Or if you prefer the scaffold knot, here’s a simple easy how to tie one tutorial.
So ultimately we want to rig this up to be as compact and ready to go with as few steps as possible, kinda like a ditch bag. Hopefully for use while staying aboard, but a quick grab if you have a take to the lifeboat situation.
Here’s an idea for setting the paracord up for quick deployment. This example is for a 25’ length, but it should work on longer versions. DIY Paracord Deployment Lanyard:
I went with the 100′ hanks with the idea they could be rigged separately or together to effect deploying a retrievable oil bag that you could clothesline out to a sea or para-anchor for refill as mentioned in Oil on The Waters Part 1.
My order for the three pack money bags, 100′ hanks of orange paracord and the S.S. Needle pack totals to under $60 minus the veggie oil and the PVC bag, And I’ll likely follow up with a post when I get it all rigged up, but if you beat me to it, plz do comment on your setup. Any good ideas on the subject are welcome as well.
I, and probably you, have plenty of sail needles in the ditty bag but I figured I’d just spring for another $4 and get the new storm oil kit its own little dedicated container of stainless steel needles as long as I was ordering stuff anyway.
The entire kit, minus the oil with paracord should fit easily in one of the three money/oil bags for stowing that would act as a backup, like if a shark eats one of them. Thinking about that whole lifeboat thing, I’m putting my kit next to the ditch bag.
And… if all this talk about storms has you revved up for some more traditional storm tactics prep, cruise this retro list of lifeboat gear for more forgotten gems of historic wisdom; or just for the fun of it.
General Equipment Of A Lifeboat
Source: United States Maritime Service Training Manual. War Shipping Administration Training Organization, published for United States Maritime Service by Cornell Maritime Press, 1943, 1944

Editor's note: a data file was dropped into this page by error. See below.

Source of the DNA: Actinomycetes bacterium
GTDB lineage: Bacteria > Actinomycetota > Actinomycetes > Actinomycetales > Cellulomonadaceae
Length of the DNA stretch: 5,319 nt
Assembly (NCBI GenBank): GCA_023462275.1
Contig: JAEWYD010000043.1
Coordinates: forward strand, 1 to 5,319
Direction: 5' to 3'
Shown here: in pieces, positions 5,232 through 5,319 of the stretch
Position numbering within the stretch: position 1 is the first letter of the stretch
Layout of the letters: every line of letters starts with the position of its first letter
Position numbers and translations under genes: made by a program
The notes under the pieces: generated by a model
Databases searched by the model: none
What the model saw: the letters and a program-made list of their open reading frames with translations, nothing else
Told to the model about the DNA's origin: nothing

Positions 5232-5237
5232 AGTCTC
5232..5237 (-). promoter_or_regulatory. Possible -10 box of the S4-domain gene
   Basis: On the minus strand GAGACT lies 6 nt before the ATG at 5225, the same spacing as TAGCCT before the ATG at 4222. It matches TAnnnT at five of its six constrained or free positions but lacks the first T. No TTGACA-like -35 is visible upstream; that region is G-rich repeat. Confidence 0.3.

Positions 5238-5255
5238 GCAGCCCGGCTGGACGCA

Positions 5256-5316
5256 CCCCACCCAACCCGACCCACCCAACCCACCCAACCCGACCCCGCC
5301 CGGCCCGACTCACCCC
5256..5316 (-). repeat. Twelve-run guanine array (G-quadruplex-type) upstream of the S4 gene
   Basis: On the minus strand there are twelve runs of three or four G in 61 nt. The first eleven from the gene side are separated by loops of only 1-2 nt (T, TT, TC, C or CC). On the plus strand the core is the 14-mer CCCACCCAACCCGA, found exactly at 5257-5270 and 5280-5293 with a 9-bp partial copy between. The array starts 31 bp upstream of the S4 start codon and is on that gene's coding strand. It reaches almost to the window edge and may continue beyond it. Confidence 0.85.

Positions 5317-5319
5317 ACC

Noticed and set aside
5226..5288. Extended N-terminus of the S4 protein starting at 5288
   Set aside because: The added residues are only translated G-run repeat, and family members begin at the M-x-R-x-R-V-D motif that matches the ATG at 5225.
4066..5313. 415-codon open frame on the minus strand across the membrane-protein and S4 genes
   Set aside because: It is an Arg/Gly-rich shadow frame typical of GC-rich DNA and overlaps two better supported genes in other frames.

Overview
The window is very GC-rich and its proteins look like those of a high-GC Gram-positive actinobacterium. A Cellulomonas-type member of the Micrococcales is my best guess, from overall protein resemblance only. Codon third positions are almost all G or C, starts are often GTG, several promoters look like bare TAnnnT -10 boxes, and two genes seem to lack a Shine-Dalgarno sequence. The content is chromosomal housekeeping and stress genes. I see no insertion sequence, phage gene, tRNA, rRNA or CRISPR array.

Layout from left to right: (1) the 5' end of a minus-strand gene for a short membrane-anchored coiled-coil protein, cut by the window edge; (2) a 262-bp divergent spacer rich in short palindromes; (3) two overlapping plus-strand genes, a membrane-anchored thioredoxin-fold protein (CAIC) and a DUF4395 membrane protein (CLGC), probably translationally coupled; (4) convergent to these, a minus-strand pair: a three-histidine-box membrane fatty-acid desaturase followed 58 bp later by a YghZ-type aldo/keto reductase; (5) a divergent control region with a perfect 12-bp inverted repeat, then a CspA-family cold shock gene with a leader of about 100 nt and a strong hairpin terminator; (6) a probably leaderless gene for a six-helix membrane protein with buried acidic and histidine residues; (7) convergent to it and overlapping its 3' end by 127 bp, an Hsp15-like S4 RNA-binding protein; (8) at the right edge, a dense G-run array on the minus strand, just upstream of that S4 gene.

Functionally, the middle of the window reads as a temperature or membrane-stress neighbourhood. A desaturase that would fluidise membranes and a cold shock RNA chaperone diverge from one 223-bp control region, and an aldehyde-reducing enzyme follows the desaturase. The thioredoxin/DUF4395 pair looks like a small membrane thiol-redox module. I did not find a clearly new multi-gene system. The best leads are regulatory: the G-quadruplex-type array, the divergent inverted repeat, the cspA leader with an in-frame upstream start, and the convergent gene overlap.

- Two Boat Hooks — one used fore and the other aft for holding or shoving off, or for fishing a line out of the water.
- One Canvas Hood and Spray Curtain — used to protect the crew from the spray of the sea and also to provide shade from the sun.
- One Ditty Bag — one canvas bag containing sewing palm, needles, sail twine, marline and marline spike.
- One Fishing Kit — in good condition with hooks, fishing gear and booklet of instruction.
- Two Hatchets — placed in the forward and after ends of the boat on long lanyards for emergency use.
- One Life Line — with seine floats, for men in the water to hold onto.
- Two Life Preservers — for anyone who cannot get to their own or who have lost theirs. They may also be thrown to persons in the water.
- One Painter — 15 fathoms, 2 3/4 inch, secured to the stem for being towed and towing, coiled ready for use.
- One Sea Anchor — with a storm oil container to keep the boat headed into the sea and to spread the oil so that the waves will not break on the small craft.
- One gallon of storm oil — to calm the seas.One bailer — usually made of wood or leather to bail the water out of the boat.
- One two-gallon bucket — for bailing the boat or for other practical purposes.
- Automatic Plugs — used in draining the boat on the davits.Twenty-five soft wood plugs — 3 inches long, 1/4 inch to 3/4 inch taper contained in a canvas bag. These are to plug up bullet holes or for similar purposes.
- Six woolen blankets — to keep the wounded or sick warm or to use for men who had to get away from the ship without any clothes.
- One first-aid kit — in a watertight container containing scissors, bandages, tourniquets, boric lint dressings, absorbent cotton, adhesive tape, safety pins, iodine with brush, ointment for burns, supply of splints and instructions in first aid.
- 30 fathoms of 15 thread manila line — for general use.
- Mast and sails — for sailing the boat and reaching land or keeping in the sea lanes where rescue is more likely. The sails are red or yellow in color to make them visible for greater distances.
- Oars — a single banked complement of oars, two spare oars, and a steering or sweep oar (painted a distinguishing color so as to be quickly recognized).
- Rowlocks — must have a full set and a half.